• Requests included stronger compliance and monitoring processes, lower caseload numbers for teachers, clarification of identification processes, provisions for assessing needs, and complaint process for parents.
  • PAGE testified at the Independent Regulatory Review Committee.
  • Due to efforts from PAGE, annual compliance monitoring of 10 school districts was included in Chapter 16 and PAGE board members helped develop the documents used for the monitoring.
  • PAGE worked unsuccessfully to have language included in Chapter 49 to require certification standards for teachers of gifted students.
  • The PAGE website was re-designed and updated with links to helpful resources for parents and teachers.
  • PAGE became a member of the ad hoc Special Education Communication Committee through PSEA so that all advocates of exceptional children were represented.  

2008

  • Revisions to Chapter 16 were approved and many of PAGE’s recommendations were adopted.   
  • Several members of PAGE, both parents and educators, were selected for the committee to review documents referenced in Chapter 16 for GIEP’s and gifted processes.
  • PAGE and PSEA joined efforts to publish and distribute informative publication about gifted education, Understanding and Challenging the Gifted: An Introduction for Teachers.  

2009

  • PAGE alerted its members of cuts to the funding for the Governor’s Schools of Excellence and advocated unsuccessfully to continue the previous funding level.
  • PAGE partnered with numerous organizations in support of the Costing Out Study by PDE that sought for fair funding for all students and PAGE continues to ask for support for gifted students in the PA School Funding Formula. 
  • A PAGE board member was asked to serve on the Office of Dispute Resolution Stakeholder Panel. 
  • This resulted in hiring and designating a hearing officer versed in Chapter 16 to hear Gifted Due Process cases and lead to the development of a Pro Se Manual  for parents who wished to represent themselves at Due Process Hearings.  

2010

  • The popularity of Understanding and Challenging the Gifted led to a partnership with PSEA and PTA to publish a similar pamphlet for parents.
  • The webpage was updated with a new address, giftedpage.org and the PAGE logo was redesigned.
  • PAGE Board members helped to revise PDE’s Gifted Guidelines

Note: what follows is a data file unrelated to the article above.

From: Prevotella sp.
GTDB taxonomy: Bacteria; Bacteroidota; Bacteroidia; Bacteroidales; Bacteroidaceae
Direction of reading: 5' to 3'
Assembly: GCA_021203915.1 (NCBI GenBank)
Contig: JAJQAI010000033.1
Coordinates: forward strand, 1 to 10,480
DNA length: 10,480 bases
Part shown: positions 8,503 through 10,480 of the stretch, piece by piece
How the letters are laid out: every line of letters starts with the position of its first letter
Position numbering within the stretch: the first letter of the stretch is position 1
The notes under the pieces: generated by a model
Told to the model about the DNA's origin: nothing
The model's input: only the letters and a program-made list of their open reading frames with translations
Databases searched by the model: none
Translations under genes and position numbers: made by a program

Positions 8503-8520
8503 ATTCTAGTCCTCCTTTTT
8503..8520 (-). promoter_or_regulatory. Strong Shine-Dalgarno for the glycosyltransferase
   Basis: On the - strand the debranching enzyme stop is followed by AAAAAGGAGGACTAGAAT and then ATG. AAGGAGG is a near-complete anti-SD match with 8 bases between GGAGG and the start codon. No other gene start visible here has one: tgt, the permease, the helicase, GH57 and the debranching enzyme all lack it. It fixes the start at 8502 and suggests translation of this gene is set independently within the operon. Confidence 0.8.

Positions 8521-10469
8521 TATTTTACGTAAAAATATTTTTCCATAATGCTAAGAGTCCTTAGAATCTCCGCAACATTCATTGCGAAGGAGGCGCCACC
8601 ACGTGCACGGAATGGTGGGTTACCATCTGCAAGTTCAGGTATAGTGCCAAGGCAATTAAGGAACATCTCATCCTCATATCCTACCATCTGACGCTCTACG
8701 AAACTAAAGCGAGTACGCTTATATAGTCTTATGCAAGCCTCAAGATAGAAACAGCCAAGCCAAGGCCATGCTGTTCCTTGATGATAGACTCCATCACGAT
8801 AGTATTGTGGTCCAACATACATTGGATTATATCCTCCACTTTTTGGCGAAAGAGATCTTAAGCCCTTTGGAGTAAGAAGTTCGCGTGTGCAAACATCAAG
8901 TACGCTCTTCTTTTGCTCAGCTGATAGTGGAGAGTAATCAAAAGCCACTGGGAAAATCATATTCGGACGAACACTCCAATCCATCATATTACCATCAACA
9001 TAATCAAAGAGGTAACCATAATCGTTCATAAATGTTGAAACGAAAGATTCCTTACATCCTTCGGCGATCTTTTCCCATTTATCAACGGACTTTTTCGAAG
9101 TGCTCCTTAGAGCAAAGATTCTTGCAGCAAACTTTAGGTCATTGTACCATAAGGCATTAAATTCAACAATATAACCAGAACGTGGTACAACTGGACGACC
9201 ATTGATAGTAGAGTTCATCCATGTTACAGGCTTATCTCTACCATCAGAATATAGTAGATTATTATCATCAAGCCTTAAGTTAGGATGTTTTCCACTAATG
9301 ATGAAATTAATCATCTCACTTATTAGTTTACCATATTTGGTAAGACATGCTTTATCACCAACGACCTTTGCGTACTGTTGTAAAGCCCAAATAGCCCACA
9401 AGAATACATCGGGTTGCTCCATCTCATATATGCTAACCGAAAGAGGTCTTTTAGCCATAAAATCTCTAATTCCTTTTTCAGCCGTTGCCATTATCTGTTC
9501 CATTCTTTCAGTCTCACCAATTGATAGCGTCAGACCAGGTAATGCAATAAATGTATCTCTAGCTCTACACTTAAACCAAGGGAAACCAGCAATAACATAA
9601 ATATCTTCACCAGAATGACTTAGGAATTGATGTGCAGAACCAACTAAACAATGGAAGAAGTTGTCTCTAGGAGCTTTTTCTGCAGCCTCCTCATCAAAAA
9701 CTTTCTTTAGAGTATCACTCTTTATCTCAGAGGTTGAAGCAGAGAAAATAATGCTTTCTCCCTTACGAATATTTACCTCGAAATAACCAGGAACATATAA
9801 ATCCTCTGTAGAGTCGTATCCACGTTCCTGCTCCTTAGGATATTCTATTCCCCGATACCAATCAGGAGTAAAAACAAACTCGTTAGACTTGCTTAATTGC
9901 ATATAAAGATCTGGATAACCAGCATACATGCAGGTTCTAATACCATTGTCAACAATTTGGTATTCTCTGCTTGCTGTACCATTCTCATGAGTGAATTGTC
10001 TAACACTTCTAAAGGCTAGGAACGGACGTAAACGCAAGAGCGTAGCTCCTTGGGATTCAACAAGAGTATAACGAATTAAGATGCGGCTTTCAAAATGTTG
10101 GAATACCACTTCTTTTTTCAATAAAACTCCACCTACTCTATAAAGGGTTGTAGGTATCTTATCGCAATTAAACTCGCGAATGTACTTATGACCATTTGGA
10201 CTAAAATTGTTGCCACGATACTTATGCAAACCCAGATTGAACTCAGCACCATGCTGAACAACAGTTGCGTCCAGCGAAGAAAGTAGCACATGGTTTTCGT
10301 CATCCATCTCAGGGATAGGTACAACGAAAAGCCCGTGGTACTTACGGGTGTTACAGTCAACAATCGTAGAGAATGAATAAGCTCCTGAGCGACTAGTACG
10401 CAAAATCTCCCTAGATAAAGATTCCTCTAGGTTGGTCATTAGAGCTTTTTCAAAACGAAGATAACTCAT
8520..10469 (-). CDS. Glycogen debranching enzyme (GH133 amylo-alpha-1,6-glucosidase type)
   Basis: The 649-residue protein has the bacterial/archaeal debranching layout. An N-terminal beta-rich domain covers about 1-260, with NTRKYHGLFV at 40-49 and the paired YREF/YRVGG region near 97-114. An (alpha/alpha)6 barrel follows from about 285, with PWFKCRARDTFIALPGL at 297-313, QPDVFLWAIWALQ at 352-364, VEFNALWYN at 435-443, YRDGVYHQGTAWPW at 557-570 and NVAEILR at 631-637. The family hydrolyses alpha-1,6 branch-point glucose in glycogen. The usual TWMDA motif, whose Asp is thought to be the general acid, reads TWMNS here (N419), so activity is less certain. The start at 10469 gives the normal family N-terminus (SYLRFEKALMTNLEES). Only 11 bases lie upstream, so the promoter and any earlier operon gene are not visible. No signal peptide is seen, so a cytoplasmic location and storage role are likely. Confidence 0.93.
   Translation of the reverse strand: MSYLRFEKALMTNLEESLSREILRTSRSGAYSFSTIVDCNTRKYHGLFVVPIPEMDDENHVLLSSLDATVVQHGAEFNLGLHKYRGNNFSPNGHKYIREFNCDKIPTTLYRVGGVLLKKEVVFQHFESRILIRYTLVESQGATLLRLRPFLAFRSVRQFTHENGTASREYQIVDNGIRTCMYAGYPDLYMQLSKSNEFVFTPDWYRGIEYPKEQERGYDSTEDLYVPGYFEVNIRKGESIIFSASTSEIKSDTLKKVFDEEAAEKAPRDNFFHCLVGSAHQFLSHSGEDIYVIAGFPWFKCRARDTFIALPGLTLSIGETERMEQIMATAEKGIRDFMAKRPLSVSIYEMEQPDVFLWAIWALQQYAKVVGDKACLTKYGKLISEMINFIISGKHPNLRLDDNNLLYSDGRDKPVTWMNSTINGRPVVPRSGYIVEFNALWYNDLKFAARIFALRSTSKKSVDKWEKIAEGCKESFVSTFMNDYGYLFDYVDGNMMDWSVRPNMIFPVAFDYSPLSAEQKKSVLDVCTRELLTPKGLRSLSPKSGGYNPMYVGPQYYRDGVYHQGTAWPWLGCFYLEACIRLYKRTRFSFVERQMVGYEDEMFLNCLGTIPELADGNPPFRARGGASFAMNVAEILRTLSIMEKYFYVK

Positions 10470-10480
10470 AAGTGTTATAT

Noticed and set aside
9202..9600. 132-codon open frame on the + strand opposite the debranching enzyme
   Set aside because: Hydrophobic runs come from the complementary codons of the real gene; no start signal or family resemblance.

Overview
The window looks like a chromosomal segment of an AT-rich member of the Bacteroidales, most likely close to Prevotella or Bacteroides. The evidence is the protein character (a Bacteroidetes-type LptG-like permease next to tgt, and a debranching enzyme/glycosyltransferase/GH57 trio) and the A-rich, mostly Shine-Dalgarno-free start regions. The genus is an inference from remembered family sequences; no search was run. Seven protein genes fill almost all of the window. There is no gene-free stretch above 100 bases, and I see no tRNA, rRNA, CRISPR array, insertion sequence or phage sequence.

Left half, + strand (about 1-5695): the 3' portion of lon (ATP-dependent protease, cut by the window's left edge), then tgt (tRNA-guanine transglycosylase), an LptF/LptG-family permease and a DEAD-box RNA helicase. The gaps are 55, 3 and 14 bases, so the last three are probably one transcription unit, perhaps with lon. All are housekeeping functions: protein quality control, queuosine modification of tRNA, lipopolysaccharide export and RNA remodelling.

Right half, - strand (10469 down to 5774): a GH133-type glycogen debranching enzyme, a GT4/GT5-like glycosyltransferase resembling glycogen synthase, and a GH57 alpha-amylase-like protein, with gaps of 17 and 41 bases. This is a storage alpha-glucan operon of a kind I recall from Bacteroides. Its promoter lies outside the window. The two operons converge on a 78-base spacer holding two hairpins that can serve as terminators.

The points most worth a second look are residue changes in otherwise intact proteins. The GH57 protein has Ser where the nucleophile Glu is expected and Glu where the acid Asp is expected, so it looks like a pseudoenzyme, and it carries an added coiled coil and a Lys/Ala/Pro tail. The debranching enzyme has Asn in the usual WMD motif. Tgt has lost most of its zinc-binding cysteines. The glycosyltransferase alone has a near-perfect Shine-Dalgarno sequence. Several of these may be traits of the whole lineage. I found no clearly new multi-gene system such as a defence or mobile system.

2013 – 15

  • PAGE board members worked with Representative Ryan Aument to sponsor House Resolution 139 to investigate the funding and effectiveness of Gifted Services across the Commonwealth.
  • This Resolution led to thorough research, interviews, and a summary report that included six recommendations that were forwarded to the Board of Education.
  • A copy of these recommendations can be found by clicking here.
  • In August of 2014, The State Board of Education adopted all six recommendations from HR 139 and directed the Department of Education to follow through on them.
  • Among these recommendations was the creation of a voluntary Gifted Endorsement for Training Teachers.
  • A PAGE Board member in 2014 helped PDE make further revisions to the Gifted Guidelines
  • PAGE offered to help PA Department of Education,  Bureau of School Leadership and Teacher Quality, develop the Framework for the Gifted Endorsement Guidelines. PAGE leadership chaired the committee and composed five of the 17 members on the committee.
  • The Endorsement Guidelines were adopted by PDE in May of 2015. This was a major victory for gifted education in the state and will lead to an opportunity for Gifted Certification in the future. (http://www.education.pa.gov/Documents/Teachers-Administrators/Certification%20Preparation%20Programs/Specific%20Program%20Guidelines/Gifted%20Endorsement%20Guidelines.pdf)

2014 – 16

  • Over this time, PAGE hired an attorney and two different charitable organization consultants to establish needs, goals, and to be more effective as a non-profit group. 
  • The bylaws were rewritten to conform with current non-profit law for a membership based organization and the policies were reviewed to conform with the bylaws. 
  • The website was again updated and a new logo was designed. 
  • Pamphlets and brochures were coordinated with the website to increase brand awareness. 
  • PAGE leadership continued to work with legislators, PDE leadership and university personnel, PSEA and other organizations to further teacher training and advocacy for gifted education. 
  • Two board members presented on advocacy techniques at the NAGC conference.

History Updated

  • George R. Witkovich  April, 1992
  • Donna J Benson, February, 2010
  • Linda Deal and Judy Mosse,  April, 2017